Catalog Information

Catalog description

(4 units) Lecture, 3 hours; laboratory, 3 hours. An overview of computer organization; arithmetic and logical expressions, decision and iteration, simple I/O; subprograms; principles of good programming style, readability, documentation, structured programming concepts; top-down design and refinements; techniques of debugging and testing. Use of the above concepts will be implemented in a standard high-level programming language.

This course is currently taught using Python.

Prerequisites

GE Math eligibility (satisfaction of ELM requirement) and English eligibility (satisfaction of EPT requirement). Students who do not meet these prerequisites will be dropped from the class unless they obtain instructor consent.


Instructor Contact

Dr. Mark Gondree
Email: gondree@sonoma.edu
Office phone: (707) 664-3854
Office location: Darwin 116H

Note: You can send private messages to all instructors / TAs simultaneously by using the contact "Instructors" on Piazza. Piazza is preferable to e-mail.


Meeting Times

MySSU shows that you are enrolled in two consecutive section numbers (for example, sections 3 and 4). The first number is your lecture section. The second number is your lab section. You are expected to attend your lecture section (twice a week) and your lab section (once a week), as shown below:

Lectures

Section Time Room Instructor
1, 3 and 9Tu/Th 9:20–10:35 AM Zinfandel Classroom 1000A Dr. Mark Gondree
5 and 7Tu/Th 10:45 AM–noon Zinfandel Classroom 1000A Dr. Mark Gondree

Labs

Section Time Room Instructor Student Assistants
2 Tu 2:00–4:50 PM Darwin 28 Mark Gondree
4 Tu 5:00–7:50 PM Darwin 28 Noah Melcon
6 W 2:00–4:50 PM Darwin 28 Mark Gondree
8 W 5:00–7:50 PM Darwin 28 Noah Melcon

Extra help

Time Type Room Instructor
Th 5:00–6:50 PM Workshop Stevenson Hall 1034

Texts, Materials, Equipment

Textbooks

Our primary course text is free and online:

Supplemental course materials are available via the course website and/or Moodle, and are also free.

Note: The version of the text we are using has been edited and re-organized to support our class. Please use the links on this site to access the reading, as these link to the correct version of the text.

Computer

You do not need a computer or laptop for this course, although you may find having one to be convenient. It is possible to complete all course work using the CS department lab computers.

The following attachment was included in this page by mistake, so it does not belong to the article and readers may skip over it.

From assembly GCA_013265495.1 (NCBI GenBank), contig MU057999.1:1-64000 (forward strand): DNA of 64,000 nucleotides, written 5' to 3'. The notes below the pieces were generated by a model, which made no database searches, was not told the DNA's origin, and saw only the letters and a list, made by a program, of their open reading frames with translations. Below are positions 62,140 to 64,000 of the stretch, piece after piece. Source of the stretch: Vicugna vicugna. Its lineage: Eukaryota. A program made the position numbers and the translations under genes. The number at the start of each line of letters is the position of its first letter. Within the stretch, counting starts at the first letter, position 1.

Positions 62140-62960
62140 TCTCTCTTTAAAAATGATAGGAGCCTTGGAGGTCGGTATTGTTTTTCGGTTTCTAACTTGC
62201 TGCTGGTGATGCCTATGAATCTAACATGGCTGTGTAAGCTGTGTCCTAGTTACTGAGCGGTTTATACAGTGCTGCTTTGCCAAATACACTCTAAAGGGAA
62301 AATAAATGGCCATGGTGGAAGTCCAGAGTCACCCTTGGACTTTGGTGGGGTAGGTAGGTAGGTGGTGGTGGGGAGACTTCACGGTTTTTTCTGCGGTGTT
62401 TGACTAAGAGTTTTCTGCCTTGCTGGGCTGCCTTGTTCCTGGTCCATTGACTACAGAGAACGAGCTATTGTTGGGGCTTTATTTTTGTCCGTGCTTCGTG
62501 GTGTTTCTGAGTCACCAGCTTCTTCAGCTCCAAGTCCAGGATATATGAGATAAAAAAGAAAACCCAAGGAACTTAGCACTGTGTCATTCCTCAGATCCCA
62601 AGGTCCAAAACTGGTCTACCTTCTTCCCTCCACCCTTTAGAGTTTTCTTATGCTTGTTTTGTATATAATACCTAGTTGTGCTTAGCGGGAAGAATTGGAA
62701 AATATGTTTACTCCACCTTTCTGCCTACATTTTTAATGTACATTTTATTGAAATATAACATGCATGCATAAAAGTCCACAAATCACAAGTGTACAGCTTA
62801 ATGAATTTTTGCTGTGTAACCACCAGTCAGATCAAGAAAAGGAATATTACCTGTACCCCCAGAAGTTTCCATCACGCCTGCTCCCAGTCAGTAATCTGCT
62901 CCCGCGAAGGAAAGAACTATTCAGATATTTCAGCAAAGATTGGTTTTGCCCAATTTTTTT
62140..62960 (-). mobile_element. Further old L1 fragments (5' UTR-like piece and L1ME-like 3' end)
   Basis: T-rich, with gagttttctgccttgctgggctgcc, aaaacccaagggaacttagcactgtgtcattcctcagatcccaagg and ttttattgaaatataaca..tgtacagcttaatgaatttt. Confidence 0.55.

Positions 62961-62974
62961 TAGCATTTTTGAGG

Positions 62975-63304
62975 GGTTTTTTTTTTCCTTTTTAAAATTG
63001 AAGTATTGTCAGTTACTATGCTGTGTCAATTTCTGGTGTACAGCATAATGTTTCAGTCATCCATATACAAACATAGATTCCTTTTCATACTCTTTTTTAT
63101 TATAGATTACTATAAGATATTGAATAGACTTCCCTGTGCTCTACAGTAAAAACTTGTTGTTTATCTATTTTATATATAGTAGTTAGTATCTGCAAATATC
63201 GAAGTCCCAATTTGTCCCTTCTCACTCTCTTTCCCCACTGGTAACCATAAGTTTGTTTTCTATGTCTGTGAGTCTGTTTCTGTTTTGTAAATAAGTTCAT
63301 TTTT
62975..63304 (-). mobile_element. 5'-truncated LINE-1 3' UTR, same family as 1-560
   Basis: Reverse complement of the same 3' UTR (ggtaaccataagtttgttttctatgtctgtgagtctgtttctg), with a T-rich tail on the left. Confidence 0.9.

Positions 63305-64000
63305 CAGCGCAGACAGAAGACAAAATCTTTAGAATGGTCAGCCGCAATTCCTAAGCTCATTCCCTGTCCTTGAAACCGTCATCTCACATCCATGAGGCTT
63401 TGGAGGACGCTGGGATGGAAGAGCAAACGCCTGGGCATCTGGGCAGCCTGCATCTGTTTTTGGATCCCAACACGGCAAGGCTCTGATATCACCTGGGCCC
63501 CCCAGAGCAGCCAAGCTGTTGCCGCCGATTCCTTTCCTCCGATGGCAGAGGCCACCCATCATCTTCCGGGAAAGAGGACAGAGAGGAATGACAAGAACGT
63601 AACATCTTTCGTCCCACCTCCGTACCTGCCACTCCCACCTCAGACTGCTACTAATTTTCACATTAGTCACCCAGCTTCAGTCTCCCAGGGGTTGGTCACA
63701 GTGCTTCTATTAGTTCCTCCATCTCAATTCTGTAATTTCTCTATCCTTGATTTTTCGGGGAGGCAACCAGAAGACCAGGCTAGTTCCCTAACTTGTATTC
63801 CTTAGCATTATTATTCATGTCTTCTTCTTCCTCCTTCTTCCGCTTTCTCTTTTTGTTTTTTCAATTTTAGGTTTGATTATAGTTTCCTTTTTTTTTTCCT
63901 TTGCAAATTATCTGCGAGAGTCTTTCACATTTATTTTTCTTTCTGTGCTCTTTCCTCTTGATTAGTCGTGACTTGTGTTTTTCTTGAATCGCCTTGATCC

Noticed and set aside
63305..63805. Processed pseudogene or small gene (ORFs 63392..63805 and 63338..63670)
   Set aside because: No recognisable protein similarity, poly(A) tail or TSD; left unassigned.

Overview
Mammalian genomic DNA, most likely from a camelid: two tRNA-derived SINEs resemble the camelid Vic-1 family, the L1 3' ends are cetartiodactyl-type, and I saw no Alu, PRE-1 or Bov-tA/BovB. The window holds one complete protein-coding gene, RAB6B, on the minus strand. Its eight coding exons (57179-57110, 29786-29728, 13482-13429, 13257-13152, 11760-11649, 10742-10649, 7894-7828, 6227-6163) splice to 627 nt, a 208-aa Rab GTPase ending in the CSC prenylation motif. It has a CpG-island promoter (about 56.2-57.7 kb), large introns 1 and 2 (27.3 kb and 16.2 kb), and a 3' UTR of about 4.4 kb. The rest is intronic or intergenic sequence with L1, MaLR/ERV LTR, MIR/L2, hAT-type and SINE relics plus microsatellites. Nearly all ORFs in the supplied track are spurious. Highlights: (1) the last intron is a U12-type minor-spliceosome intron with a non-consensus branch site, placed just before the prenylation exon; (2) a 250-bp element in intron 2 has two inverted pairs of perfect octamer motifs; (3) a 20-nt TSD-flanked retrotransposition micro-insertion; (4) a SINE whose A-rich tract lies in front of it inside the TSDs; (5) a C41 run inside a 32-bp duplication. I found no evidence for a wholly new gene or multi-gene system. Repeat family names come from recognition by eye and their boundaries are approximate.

When classes are not using the CS labs, they are typically locked. If you would like access, you can request a key by filling out a "CS lab key request form" from the CS department office.

Website

This course website (http://www.cs.sonoma.edu/cs115/S19) is our course syllabus. It contains:

Moodle Gradebook

Moodle is the primary tool to submit graded work. The course gradebook is maintained via Moodle. You can check your grades at any time using Moodle. Access Moodle via MySSU; e-mail the instructor if you do not have access yet.

Piazza and Email

We use Piazza for class discussion. Our Piazza site is linked from our Moodle page.

Piazza is designed to help you receive assistance from tutors, instructors and other students. You can post questions publicly to the class; you can send sensitive questions privately to Instructors, e.g., questions about grades; you can post under your own name, or anonymsouly.

You are responsible for setting up Piazza notifications. You should make sure you receive all announcements, in a timely manner, to an address that you actually check. See my initial post on Piazza for instructions on how to set up notifications.

Course announcements may also be sent to your SSU email address (either directly or via a Moodle announcement), so you should check that account at least daily.


Course Goals and Objectives

  1. Develop algorithms for solving problems.
    • Write programs that interact with the user textually and graphically.
    • Write programs that perform calculations using arithmetic expressions.
    • Write programs that choose which actions to perform using control structures.
    • Apply, program, and evaluate common algorithms for searching and sorting data.
  2. Use design strategies for managing complexity.
    • Design programs that are readable and maintainable.
    • Decompose a complex problem into smaller parts through the use and design of functions.
    • Organize data using standard data structures (e.g. lists, strings, files).
    • Design and use specialized data types (object-oriented programming).

GE Information

This class satisfies the General Education category B3 requirement (Specific Emphasis in Natural Sciences). As of May 2008, the GE B3 objectives are

  1. Improve understanding of the concepts and theories of science and technology
  2. Understand the interconnected and ever-changing relationships among the natural, physical, and technological sciences
  3. Critically assess the social and ethical implications of science and technology in relations to their daily lives
  4. Improve problem solving and critical thinking skills through application of scientific knowledge using hands-on activities

More information can be found on the SSU GE homepage.